Freedom's appeal

A fresh reminder surfaces of mankind's age-old yearning for freedom. It is the renewed increase in the number of East Germans who, with their government's approval, are emigrating to West Germany. Usually they number about 10 a day at this time of year, but for the past 10 days there have been some 100 daily.

Even this is a relative trickle compared with the demand: An estimated 500, 000 East Germans are waiting, sometimes for years, for permission to go to the West. And who can forget the torrent that flowed across the German frontier from the communist East to the West just before the Berlin Wall was built in 1961 to stop it?

This longing for freedom has been a major reason, although not the only one, for other migrations from repressive lands to the relative freedom of the United States and other countries.

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An estimated 100,000 Haitians have escaped the authoritarian hand of President-for-Life Jean-Claude Duvalier, many of them winding up in the United States.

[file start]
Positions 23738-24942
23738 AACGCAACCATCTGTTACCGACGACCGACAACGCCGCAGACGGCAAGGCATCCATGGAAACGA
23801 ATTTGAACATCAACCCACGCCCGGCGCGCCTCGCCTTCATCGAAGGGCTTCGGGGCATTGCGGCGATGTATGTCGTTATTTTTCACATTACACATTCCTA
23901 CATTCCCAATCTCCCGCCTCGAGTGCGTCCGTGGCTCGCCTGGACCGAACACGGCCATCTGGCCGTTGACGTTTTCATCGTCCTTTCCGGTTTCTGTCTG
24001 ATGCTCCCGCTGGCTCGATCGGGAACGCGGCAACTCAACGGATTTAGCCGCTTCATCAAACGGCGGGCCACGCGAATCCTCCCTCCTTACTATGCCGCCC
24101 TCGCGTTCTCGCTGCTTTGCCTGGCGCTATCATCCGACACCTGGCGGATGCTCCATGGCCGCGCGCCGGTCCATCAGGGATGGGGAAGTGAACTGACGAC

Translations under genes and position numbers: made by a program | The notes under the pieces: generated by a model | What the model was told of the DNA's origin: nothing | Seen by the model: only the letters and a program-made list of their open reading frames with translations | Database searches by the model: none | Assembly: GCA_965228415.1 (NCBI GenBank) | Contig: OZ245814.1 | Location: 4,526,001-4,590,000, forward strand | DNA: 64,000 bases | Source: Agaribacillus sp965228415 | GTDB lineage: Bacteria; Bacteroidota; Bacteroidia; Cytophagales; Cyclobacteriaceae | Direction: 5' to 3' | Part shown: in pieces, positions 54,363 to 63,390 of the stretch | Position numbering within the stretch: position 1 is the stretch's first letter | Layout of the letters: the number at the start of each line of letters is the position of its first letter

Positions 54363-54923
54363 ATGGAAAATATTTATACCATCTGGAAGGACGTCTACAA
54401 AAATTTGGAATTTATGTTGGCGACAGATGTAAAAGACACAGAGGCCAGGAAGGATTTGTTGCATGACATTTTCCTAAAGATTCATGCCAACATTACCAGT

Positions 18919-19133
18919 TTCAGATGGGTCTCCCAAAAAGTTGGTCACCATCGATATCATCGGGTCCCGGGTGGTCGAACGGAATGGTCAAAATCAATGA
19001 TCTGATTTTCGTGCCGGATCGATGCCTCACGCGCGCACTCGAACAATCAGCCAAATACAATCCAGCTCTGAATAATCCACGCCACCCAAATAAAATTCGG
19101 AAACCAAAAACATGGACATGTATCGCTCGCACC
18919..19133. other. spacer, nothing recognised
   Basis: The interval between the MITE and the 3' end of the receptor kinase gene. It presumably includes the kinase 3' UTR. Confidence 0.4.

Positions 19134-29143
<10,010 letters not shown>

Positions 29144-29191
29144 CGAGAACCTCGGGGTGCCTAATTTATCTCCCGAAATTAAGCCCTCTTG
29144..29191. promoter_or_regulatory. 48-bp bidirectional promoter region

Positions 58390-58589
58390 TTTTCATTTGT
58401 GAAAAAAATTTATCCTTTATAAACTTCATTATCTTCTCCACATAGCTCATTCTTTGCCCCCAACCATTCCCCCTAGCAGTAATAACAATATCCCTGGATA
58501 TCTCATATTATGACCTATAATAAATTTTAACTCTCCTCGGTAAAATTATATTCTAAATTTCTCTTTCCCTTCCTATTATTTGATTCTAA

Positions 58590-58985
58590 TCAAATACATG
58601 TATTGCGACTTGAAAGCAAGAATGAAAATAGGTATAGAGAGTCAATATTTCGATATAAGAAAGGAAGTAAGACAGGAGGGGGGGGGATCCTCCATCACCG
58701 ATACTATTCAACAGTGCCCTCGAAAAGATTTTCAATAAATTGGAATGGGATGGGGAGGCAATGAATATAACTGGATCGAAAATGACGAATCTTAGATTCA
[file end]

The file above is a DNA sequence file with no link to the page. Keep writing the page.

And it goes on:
In 1980 some 124,000 Cubans fled Fidel Castro's regime, most arriving in Florida aboard small and often rickety boats.

Hundreds of thousands of Indochinese have fled repressive governments in Vietnam and Kampuchea over the past decade, most risking their lives and braving the prospect of vicious attacks by high-seas pirates. The US alone has admitted over 400,000 Indochinese refugees.

The number leaving Vietnam now is well below the flood of 1979, the peak year of emigration. Nevertheless, tens of thousands now seek legal emigration, and other Vietnamese continue to depart their homeland in decrepit craft despite the enormous challenges that may confront them before they next see land.

But it is on Germany that the international spotlight is focused now. There many of the new emigrants are young families with children. Why East Germany is letting them leave, no one is certain. Two likely reasons are a desire to let some people leave who might become dissidents, and an effort to gain better relations with West Germany.

Whatever the motive of the East German government, that of the departing families is clear: to seek a better life for themselves and their children in the greater freedom of the West.

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